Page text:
Dublin Bus strike: Unions to meet company for ‘exploratory’ talks

Two-day strike still scheduled for Tuesday despite plan for talks without preconditions

 Dublin Bus strikes: For the moment at least, work stoppages planned for tomorrow and Wednesday are still scheduled to go ahead. File photograph: Alan Betson/The Irish Times

Dublin Bus strikes: For the moment at least, work stoppages planned for tomorrow and Wednesday are still scheduled to go ahead. File photograph: Alan Betson/The Irish Times

 

Talks between unions and management at Dublin Bus aimed at averting further strikes are to start today, just hours before the next 48-hour strike is due to begin.

However, the new process has been described as “exploratory” and, for the moment at least, work stoppages planned for tomorrow and Wednesday are still scheduled to go ahead.

The Workplace Relations Commission intervened in the dispute on Sunday and invited the parties to attend talks without preconditions to examine whether a basis existed for further engagement to try to find a resolution. Unions representing the 3,400 staff at Dublin Bus as well as management at the company said they would attend the talks.

Siptu divisional organiser Owen Reidy and the general secretary of the National Bus and Rail Union (NBRU) Dermot O’Leary welcomed the invitation. However, they said any consideration of cancelling this week’s strikes would only be taken after their unions assessed if any progress had been made at today’s talks.

“The NBRU focus from the commencement of this dispute has been geared towards getting Dublin Bus to attend at discussions in order to address the fact that its own staff are deserving of a fair and adequate wage rise after eight long years of austerity-enforced pay stagnation and pay cuts,” Mr O’Leary, said.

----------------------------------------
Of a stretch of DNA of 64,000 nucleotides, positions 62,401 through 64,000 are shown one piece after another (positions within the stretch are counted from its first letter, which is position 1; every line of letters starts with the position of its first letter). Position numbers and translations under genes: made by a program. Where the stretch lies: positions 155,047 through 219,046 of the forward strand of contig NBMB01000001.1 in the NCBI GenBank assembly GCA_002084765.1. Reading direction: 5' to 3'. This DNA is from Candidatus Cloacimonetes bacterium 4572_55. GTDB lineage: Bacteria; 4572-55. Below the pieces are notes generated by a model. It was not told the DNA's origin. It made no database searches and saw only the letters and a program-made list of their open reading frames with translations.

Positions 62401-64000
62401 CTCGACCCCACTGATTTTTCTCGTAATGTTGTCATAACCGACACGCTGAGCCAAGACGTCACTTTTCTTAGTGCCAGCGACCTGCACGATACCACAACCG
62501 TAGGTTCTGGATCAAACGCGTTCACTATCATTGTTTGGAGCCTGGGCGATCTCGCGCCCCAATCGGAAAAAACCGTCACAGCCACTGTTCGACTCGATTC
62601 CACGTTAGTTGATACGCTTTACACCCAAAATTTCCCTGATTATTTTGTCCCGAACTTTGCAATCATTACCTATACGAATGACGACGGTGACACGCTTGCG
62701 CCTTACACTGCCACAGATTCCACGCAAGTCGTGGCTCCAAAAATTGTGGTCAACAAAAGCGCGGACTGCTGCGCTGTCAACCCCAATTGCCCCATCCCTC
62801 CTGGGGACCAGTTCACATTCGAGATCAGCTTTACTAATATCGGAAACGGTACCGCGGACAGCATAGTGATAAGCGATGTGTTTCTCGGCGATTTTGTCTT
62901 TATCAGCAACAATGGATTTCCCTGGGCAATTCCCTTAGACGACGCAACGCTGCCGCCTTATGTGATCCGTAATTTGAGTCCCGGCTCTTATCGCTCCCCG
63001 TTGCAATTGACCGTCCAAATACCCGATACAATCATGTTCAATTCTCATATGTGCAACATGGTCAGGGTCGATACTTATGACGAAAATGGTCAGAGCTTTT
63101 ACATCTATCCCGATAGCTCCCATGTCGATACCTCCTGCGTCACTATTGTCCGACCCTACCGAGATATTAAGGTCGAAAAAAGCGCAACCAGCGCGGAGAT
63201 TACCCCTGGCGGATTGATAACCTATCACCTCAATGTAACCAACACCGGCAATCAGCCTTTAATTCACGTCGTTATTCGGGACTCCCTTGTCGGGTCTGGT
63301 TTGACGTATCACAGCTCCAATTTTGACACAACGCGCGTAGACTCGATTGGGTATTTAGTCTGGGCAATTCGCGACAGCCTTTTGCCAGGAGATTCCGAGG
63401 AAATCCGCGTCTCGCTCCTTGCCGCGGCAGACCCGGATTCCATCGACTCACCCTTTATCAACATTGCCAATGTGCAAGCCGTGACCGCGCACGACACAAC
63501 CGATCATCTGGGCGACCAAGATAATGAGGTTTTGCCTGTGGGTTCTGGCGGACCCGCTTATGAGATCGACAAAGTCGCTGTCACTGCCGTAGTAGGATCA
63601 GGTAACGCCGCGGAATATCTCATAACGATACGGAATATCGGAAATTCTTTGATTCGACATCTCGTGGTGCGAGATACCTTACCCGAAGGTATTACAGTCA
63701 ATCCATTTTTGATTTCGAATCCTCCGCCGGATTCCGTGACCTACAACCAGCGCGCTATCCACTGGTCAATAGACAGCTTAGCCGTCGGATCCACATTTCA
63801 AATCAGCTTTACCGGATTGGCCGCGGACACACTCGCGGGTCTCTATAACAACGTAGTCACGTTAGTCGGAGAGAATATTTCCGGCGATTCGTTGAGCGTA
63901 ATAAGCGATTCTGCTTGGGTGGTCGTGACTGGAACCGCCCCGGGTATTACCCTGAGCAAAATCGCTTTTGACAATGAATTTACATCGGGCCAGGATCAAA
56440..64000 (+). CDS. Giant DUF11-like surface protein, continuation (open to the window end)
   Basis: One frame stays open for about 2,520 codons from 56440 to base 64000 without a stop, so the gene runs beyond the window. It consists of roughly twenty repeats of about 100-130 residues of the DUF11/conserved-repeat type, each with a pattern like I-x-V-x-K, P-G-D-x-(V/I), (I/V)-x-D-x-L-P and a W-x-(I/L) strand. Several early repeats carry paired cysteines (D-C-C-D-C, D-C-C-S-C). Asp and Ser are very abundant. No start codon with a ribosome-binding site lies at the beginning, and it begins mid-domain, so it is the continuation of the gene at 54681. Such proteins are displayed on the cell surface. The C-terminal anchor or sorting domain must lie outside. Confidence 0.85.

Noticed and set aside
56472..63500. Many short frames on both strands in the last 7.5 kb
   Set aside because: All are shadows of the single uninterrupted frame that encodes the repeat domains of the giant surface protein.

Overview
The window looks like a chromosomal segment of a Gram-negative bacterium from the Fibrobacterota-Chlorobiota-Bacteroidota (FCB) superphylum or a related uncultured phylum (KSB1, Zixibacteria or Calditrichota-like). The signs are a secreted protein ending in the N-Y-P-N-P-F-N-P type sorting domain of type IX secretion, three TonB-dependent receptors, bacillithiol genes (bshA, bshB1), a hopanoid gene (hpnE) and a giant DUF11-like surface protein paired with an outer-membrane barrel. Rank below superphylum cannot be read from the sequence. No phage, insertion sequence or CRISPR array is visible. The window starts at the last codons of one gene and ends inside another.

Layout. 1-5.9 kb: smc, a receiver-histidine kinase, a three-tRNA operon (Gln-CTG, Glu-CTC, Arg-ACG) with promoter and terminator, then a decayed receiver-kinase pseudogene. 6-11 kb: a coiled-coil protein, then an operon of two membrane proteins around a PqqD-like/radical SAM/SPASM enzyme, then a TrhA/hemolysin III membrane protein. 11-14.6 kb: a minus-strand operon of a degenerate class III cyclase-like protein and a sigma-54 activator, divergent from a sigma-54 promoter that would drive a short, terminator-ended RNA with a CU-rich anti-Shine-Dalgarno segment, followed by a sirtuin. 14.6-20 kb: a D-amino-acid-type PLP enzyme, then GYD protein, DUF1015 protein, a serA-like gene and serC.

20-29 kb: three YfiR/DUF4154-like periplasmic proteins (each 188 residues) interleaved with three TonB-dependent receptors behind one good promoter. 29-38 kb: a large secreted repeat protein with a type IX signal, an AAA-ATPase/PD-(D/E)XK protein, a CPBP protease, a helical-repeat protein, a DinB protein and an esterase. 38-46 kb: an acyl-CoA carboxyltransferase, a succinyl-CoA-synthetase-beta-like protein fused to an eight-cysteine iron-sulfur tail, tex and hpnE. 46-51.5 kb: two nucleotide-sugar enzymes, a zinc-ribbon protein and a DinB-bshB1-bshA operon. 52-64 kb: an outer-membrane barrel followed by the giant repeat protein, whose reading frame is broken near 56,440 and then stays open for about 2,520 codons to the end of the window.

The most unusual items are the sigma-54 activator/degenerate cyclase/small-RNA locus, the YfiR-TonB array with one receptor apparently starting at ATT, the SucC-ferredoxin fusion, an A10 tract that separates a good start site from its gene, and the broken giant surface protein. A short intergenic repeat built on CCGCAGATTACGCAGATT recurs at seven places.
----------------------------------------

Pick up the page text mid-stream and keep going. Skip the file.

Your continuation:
Decision

He said any decision on whether the strike action tomorrow goes ahead or is cancelled will be made by the union committee based on the progress, or otherwise at today’s initial meeting.

Regional officer of the Unite trade union Willie Quigley also welcomed the intervention in the dispute and said he looked forward to “engaging without preconditions”.

Dublin Bus said it would be attending the talks and that it would not be making any further comment at this stage.

Minister for Transport Shane Ross said he was pleased that both sides were to sit down to new talks. “We now need to give the relevant institutions space to formulate an agreement that is fair and workable for both sides.”

Campaign

Staff at Dublin Bus have staged six days of strikes so far this month as part of a campaign for higher pay. A further 13 days of strikes are scheduled, commencing tomorrow.

Last week the company warned that if further strikes went ahead as planned the industrial action will have cost Dublin Bus €21 million.

About 400,000 people have had their travel plans disrupted on each strike day. Business groups said the stoppages had cost millions.

The timescale in the new talks for the parties to determine whether there is basis for a formal engagement to try to resolve the dispute is short.

The exploratory talks are due to commence at 2pm today, however bus services are also likely to begin grinding to a halt by about 9pm in advance of the start of the 48-hour strike at midnight.

One of the key issues is whether the parties will compromise. Unions are seeking increases of 15 per cent over three years while Dublin Bus has said it can afford no more than the 8.25 per cent recommended by the Labour Court.

Unions are also looking for payment of a 6 per cent rise due originally under a national wage deal in 2008.

The NBRU is also seeking pay parity for Dublin Bus drivers with drivers on the Luas light rail system.